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Journal Article

The upgrade of the HESS cameras


Hinton,  J.
Division Prof. Dr. James A. Hinton, MPI for Nuclear Physics, Max Planck Society;


Marandon,  Vincent
Division Prof. Dr. James A. Hinton, MPI for Nuclear Physics, Max Planck Society;

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Giavitto, G., Ashton, T., Balzer, A., Berge, D., Brun, F., Chaminade, T., et al. (2017). The upgrade of the HESS cameras. Nuclear Instruments and Methods in Physics Research Section A: Accelerators, Spectrometers, Detectors and Associated Equipment, 876, 35-38. doi:10.1016/j.nima.2016.12.057.

Cite as: https://hdl.handle.net/21.11116/0000-0000-BAF2-D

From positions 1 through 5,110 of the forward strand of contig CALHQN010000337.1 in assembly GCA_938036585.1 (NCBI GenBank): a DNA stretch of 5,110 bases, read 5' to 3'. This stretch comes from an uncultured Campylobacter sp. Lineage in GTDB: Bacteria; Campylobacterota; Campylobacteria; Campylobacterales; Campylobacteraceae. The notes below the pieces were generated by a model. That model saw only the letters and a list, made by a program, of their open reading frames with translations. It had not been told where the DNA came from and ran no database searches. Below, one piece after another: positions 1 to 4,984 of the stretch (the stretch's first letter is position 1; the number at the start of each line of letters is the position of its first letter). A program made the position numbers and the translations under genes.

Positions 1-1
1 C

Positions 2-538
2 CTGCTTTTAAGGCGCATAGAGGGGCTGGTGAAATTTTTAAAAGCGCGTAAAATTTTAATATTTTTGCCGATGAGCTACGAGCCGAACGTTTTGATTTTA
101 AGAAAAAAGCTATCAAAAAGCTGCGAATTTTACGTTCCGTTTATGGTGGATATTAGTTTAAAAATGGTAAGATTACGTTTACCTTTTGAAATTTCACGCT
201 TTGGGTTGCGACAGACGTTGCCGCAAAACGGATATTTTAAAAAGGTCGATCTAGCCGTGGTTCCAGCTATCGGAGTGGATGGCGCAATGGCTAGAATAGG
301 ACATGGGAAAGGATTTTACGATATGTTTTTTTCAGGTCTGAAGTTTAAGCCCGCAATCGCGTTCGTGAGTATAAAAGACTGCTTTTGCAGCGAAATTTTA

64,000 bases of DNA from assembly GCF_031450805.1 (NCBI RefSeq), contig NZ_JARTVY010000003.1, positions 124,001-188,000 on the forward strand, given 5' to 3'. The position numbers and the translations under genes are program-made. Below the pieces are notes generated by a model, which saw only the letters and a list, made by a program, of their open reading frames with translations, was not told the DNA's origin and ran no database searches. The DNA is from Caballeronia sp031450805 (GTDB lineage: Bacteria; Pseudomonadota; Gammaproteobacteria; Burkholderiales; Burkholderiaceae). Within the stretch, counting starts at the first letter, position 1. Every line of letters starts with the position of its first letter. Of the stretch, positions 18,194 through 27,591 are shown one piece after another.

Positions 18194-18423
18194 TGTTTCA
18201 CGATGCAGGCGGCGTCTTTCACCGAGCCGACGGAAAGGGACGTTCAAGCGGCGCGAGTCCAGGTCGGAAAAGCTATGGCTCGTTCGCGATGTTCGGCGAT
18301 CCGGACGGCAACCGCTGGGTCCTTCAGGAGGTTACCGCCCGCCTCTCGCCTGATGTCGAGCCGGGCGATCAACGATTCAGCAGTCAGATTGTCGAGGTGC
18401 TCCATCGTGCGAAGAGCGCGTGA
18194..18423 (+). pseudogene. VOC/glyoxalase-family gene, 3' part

The High Energy Stereoscopic System (HESS) is an array of imaging atmospheric Cherenkov telescopes (IACTs) located in the Khomas highland in Namibia. It was built to detect Very High Energy (VHE > 100 GeV) cosmic gamma rays. Since 2003, HESS has discovered the majority of the known astrophysical VHE gamma-ray sources, opening a new observational window on the extreme non-thermal processes at work in our universe. HESS consists of four 12-m diameter Cherenkov telescopes (CT1-4), which started data taking in 2002, and a larger 28-m telescope (CT5), built in 2012, which lowers the energy threshold of the array to 30 GeV. The cameras of CT1-4 are currently undergoing an extensive upgrade, with the goals of reducing their failure rate, reducing their readout dead time and improving the overall performance of the array. The entire camera electronics has been renewed from ground-up, as well as the power, ventilation and pneumatics systems, and the control and data acquisition software. Only the PMTs and their HV supplies have been kept from the original cameras. Novel technical solutions have been introduced, which will find their way into some of the Cherenkov cameras foreseen for the next-generation Cherenkov Telescope Array (CTA) observatory. In particular, the camera readout system is the first large-scale system based on the analog memory chip NECTAr, which was designed for CTA cameras. The camera control subsystems and the control software framework also pursue an innovative design, exploiting cutting-edge hardware and software solutions which excel in performance, robustness and flexibility. The CT1 camera has been upgraded in July 2015 and is currently taking data; CT2-4 have been upgraded in fall 2016. Together they will assure continuous operation of HESS at its full sensitivity until and possibly beyond the advent of CTA. This contribution describes the design, the testing and the in-lab and on-site performance of all components of the newly upgraded HESS camera.